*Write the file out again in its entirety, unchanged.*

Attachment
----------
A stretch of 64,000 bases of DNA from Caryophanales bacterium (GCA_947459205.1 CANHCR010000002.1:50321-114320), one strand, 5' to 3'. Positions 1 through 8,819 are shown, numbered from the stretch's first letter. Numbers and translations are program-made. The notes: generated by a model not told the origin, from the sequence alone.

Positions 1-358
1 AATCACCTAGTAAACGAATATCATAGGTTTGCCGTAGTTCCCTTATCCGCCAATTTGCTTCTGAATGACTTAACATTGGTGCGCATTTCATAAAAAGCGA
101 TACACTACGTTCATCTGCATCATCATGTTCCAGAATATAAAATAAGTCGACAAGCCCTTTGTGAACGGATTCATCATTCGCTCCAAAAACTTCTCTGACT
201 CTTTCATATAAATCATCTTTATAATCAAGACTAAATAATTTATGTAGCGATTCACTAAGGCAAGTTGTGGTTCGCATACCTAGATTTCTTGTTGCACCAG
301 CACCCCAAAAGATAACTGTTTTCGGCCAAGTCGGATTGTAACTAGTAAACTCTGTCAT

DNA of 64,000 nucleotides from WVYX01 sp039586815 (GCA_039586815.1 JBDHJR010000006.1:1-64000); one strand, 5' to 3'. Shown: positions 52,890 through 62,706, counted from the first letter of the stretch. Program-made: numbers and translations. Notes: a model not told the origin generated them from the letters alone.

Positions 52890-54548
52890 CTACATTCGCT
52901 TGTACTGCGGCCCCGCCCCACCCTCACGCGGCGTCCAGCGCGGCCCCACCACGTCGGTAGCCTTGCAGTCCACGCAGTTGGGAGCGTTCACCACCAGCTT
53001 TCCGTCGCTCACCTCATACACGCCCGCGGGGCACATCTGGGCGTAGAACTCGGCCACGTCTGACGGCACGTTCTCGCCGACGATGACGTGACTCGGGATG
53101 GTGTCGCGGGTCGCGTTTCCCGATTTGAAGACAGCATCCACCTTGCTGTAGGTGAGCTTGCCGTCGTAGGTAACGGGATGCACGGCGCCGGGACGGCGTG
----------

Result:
A stretch of 64,000 bases of DNA from Caryophanales bacterium (GCA_947459205.1 CANHCR010000002.1:50321-114320), one strand, 5' to 3'. Positions 1 through 8,819 are shown, numbered from the stretch's first letter. Numbers and translations are program-made. The notes: generated by a model not told the origin, from the sequence alone.

Positions 1-358
1 AATCACCTAGTAAACGAATATCATAGGTTTGCCGTAGTTCCCTTATCCGCCAATTTGCTTCTGAATGACTTAACATTGGTGCGCATTTCATAAAAAGCGA
101 TACACTACGTTCATCTGCATCATCATGTTCCAGAATATAAAATAAGTCGACAAGCCCTTTGTGAACGGATTCATCATTCGCTCCAAAAACTTCTCTGACT
201 CTTTCATATAAATCATCTTTATAATCAAGACTAAATAATTTATGTAGCGATTCACTAAGGCAAGTTGTGGTTCGCATACCTAGATTTCTTGTTGCACCAG
301 CACCCCAAAAGATAACTGTTTTCGGCCAAGTCGGATTGTAACTAGTAAACTCTGTCAT

DNA of 64,000 nucleotides from WVYX01 sp039586815 (GCA_039586815.1 JBDHJR010000006.1:1-64000); one strand, 5' to 3'. Shown: positions 52,890 through 62,706, counted from the first letter of the stretch. Program-made: numbers and translations. Notes: a model not told the origin generated them from the letters alone.

Positions 52890-54548
52890 CTACATTCGCT
52901 TGTACTGCGGCCCCGCCCCACCCTCACGCGGCGTCCAGCGCGGCCCCACCACGTCGGTAGCCTTGCAGTCCACGCAGTTGGGAGCGTTCACCACCAGCTT
53001 TCCGTCGCTCACCTCATACACGCCCGCGGGGCACATCTGGGCGTAGAACTCGGCCACGTCTGACGGCACGTTCTCGCCGACGATGACGTGACTCGGGATG
53101 GTGTCGCGGGTCGCGTTTCCCGATTTGAAGACAGCATCCACCTTGCTGTAGGTGAGCTTGCCGTCGTAGGTAACGGGATGCACGGCGCCGGGACGGCGTG